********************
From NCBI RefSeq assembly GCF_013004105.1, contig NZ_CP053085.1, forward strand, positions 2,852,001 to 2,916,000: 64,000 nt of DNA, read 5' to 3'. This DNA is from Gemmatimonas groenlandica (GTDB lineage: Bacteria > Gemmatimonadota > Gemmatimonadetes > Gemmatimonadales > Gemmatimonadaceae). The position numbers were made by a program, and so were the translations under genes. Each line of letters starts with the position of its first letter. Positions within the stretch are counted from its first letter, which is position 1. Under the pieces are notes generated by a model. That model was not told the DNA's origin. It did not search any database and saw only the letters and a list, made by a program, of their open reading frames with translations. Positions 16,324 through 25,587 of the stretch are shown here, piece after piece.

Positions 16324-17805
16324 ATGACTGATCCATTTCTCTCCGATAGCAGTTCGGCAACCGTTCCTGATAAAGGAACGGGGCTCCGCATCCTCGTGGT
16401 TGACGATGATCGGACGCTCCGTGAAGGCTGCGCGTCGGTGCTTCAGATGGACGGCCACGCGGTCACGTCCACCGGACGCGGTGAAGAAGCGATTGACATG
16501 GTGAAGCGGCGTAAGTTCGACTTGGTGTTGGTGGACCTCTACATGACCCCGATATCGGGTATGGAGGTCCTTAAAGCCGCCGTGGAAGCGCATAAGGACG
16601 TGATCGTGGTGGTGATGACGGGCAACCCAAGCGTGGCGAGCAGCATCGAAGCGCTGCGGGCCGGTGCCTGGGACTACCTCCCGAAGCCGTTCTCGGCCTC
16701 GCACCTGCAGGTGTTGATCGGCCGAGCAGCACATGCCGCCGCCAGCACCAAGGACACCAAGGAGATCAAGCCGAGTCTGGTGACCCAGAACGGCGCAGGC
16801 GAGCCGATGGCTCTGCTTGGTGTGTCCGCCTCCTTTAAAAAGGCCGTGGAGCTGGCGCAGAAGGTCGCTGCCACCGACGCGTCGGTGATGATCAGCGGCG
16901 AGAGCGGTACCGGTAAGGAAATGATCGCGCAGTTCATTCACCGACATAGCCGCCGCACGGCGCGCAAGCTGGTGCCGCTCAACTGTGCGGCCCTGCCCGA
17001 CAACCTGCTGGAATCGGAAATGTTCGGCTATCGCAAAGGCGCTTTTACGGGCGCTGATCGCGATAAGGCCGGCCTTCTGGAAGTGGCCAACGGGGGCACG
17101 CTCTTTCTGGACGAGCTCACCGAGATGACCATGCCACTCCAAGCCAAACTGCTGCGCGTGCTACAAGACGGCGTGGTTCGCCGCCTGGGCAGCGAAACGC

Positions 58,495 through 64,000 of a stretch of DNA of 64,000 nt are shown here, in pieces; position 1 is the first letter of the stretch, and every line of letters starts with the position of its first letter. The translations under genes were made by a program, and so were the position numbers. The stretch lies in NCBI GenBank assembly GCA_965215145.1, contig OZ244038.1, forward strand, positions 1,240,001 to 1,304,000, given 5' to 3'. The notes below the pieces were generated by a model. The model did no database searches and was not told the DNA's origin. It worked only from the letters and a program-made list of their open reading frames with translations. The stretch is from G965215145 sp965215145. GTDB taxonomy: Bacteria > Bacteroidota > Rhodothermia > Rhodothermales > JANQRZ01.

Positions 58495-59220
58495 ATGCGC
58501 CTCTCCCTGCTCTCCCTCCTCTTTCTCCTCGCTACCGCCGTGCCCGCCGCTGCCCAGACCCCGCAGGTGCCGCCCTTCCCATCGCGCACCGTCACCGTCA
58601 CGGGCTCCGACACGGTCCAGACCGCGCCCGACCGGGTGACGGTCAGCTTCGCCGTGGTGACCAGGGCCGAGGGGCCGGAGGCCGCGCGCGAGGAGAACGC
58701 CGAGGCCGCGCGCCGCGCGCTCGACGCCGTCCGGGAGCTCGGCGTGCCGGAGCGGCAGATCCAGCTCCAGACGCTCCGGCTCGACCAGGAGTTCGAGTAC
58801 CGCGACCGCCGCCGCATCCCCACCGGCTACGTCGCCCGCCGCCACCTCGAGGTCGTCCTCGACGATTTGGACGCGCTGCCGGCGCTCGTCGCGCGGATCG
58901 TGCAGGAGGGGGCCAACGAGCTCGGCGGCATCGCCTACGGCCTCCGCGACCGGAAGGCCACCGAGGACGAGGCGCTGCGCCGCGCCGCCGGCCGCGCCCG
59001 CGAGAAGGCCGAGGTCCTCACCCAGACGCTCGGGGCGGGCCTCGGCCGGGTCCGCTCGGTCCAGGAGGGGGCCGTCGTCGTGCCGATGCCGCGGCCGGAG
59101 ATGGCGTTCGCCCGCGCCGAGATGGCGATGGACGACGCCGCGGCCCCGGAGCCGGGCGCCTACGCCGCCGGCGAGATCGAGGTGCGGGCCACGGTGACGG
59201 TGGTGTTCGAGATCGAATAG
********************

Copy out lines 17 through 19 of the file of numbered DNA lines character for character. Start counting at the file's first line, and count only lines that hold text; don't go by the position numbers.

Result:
58701 CGAGGCCGCGCGCCGCGCGCTCGACGCCGTCCGGGAGCTCGGCGTGCCGGAGCGGCAGATCCAGCTCCAGACGCTCCGGCTCGACCAGGAGTTCGAGTAC
58801 CGCGACCGCCGCCGCATCCCCACCGGCTACGTCGCCCGCCGCCACCTCGAGGTCGTCCTCGACGATTTGGACGCGCTGCCGGCGCTCGTCGCGCGGATCG
58901 TGCAGGAGGGGGCCAACGAGCTCGGCGGCATCGCCTACGGCCTCCGCGACCGGAAGGCCACCGAGGACGAGGCGCTGCGCCGCGCCGCCGGCCGCGCCCG